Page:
Chapter 8: An Account of the Persecutions in Bohemia Under the Papacy (10/15)

A merchant of Prague, going to Breslau, in Silesia, happened to lodge in the same inn with several priests. Entering into conversation upon the subject of religious controversy, he passed many encomiums upon the martyred John Huss, and his doctrines. The priests taking umbrage at this, laid an information against him the next morning, and he was committed to prison as a heretic. Many endeavors were used to persuade him to embrace the Roman Catholic faith, but he remained steadfast to the pure doctrines of the reformed Church. Soon after his imprisonment, a student of the university was committed to the same jail; when, being permitted to converse with the merchant, they mutually comforted each other. On the day appointed for execution, when the jailer began to fasten ropes to their feet, by which they were to be dragged through the streets, the student appeared quite terrified, and offered to abjure his faith, and turn Roman Catholic if he might be saved. The offer was accepted, his abjuration was taken by a priest, and he was set at liberty. A priest applying to the merchant to follow the example of the student, he nobly said, “Lose no time in hopes of my recantation, your expectations will be vain; I sincerely pity that poor wretch, who has miserably sacrificed his soul for a few more uncertain years of a troublesome life; and, so far from having the least idea of following his example, I glory in the very thoughts of dying for the sake of Christ.” On hearing these words, the priest ordered the executioner to proceed, and the merchant being drawn through the city was brought to the place of execution, and there burnt.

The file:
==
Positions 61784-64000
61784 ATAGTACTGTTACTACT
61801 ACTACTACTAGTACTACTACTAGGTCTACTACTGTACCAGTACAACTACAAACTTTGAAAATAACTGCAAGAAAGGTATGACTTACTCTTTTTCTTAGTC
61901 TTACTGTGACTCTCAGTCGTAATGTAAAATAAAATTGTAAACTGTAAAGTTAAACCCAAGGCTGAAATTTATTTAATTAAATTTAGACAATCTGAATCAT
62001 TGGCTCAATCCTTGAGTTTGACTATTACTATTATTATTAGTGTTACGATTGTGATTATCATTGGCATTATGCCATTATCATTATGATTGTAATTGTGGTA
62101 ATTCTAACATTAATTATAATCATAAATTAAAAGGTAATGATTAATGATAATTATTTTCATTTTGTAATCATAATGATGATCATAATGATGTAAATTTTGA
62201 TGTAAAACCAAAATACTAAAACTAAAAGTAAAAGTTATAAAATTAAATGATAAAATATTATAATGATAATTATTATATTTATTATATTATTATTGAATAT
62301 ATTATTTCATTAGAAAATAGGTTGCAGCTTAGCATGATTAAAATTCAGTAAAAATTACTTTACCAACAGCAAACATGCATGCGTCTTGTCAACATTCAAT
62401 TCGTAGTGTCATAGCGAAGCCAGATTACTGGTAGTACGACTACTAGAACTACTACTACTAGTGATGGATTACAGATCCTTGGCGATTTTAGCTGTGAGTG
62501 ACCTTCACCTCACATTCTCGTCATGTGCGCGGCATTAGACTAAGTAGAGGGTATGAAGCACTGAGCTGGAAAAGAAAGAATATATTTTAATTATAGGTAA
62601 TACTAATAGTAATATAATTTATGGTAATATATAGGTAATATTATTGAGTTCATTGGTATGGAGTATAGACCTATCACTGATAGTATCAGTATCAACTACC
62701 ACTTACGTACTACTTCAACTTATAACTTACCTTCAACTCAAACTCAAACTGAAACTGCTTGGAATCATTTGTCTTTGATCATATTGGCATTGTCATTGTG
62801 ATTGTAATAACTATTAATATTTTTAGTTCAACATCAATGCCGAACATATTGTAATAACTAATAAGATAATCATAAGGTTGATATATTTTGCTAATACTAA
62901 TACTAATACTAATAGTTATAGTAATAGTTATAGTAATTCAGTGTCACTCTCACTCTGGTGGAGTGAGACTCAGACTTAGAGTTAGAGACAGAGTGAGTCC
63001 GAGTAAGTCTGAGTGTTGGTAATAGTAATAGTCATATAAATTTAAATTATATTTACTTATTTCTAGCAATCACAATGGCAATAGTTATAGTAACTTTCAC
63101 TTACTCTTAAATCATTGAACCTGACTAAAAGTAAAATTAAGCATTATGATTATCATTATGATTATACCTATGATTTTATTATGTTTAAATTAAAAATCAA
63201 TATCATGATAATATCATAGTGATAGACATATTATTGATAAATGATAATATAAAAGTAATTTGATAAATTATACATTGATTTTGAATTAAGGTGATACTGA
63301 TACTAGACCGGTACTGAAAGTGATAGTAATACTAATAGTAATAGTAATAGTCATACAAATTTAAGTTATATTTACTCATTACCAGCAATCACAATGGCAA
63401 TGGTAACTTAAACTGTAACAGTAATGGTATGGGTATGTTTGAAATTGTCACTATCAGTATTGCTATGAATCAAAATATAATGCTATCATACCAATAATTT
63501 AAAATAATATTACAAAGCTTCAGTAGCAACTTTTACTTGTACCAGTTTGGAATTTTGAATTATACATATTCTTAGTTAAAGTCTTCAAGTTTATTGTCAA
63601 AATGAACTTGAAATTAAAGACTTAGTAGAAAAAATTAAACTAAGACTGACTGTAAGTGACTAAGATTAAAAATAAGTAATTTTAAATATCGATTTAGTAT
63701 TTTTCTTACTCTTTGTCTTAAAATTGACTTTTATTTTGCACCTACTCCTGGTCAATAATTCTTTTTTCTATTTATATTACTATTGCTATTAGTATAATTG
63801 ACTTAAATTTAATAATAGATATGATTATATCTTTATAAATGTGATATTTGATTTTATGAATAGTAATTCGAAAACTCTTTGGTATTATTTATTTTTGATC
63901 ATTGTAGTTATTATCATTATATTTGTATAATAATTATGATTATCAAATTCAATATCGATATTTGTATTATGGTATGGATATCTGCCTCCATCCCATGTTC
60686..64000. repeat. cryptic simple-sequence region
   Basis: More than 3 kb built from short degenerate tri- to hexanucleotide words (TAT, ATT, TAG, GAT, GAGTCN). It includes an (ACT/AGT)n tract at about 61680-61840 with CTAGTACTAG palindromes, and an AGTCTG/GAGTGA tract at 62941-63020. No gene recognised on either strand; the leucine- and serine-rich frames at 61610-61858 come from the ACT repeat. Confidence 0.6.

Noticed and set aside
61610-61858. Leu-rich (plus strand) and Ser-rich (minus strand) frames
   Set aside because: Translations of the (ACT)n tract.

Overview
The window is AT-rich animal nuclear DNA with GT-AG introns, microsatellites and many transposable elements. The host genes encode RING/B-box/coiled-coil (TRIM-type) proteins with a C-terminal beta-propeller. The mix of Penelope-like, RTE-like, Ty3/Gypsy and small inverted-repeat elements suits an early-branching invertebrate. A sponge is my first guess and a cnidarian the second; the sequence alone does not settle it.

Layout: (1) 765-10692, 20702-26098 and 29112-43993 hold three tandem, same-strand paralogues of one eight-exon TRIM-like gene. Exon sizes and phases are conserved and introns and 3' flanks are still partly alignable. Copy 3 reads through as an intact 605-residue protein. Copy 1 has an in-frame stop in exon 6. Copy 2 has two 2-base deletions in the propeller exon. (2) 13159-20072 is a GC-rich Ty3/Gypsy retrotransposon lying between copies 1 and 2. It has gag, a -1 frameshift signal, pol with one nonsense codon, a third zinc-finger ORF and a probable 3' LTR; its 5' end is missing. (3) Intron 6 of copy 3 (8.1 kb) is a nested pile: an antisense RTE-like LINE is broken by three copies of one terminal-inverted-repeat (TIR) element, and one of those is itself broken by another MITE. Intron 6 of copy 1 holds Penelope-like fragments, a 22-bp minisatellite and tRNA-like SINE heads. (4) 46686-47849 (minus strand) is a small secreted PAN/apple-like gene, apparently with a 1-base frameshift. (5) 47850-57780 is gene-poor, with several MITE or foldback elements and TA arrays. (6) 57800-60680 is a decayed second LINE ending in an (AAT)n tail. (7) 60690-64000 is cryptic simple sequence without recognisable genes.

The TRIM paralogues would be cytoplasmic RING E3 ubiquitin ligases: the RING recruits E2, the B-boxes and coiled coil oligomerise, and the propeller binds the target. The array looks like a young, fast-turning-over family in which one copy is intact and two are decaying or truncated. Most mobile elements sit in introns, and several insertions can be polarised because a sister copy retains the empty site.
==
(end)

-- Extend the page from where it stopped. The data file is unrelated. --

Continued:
Pichel, a bigoted popish magistrate, apprehended twenty-four Protestants, among whom was his daughter’s husband. As they all owned they were of the reformed religion, he indiscriminately condemned them to be drowned in the river Abbis. On the day appointed for the execution, a great concourse of people attended, among whom was Pichel’s daughter. This worthy wife threw herself at her father’s feet, bedewed them with tears, and in the most pathetic manner, implored him to commisserate her sorrow, and pardon her husband. The obdurate magistrate sternly replied, “Intercede not for him, child, he is a heretic, a vile heretic.” To which she nobly answered, “Whatever his faults may be, or however his opinions may differ from yours, he is still my husband, a name which, at a time like this, should alone employ my whole consideration.” Pichel flew into a violent passion and said, “You are mad! cannot you, after the death of this, have a much worthier husband?” “No, sir, (replied she) my affections are fixed upon this, and death itself shall not dissolve my marriage vow.” Pichel, however, continued inflexible, and ordered the prisoners to be tied with their hands and feet behind them, and in that manner be thrown into the river. As soon as this was put into execution, the young lady watched her opportunity, leaped into the waves, and embracing the body of her husband, both sank together into one watery grave. An uncommon instance of conjugal love in a wife, and of an inviolable attachment to, and personal affection for, her husband.

The emperor Ferdinand, whose hatred to the Bohemian Protestants was without bounds, not thinking he had sufficiently oppressed them, instituted a high court of reformers, upon the plan of the Inquisition, with this difference, that the reformers were to remove from place to place, and always to be attended by a body of troops.

These reformers consisted chiefly of Jesuits, and from their decision, there was no appeal, by which it may be easily conjectured, that it was a dreadful tribunal indeed.

This bloody court, attended by a body of troops, made the tour of Bohemia, in which they seldom examined or saw a prisoner, suffering the soldiers to murder the Protestants as they pleased, and then to make a report of the matter to them afterward.

The first victim of their cruelty was an aged minister, whom they killed as he lay sick in his bed; the next day they robbed and murdered another, and soon after shot a third, as he was preaching in his pulpit.

Foxe’s Book of the Martyrs, Chapter 8

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(e.g., John 1 or God's love)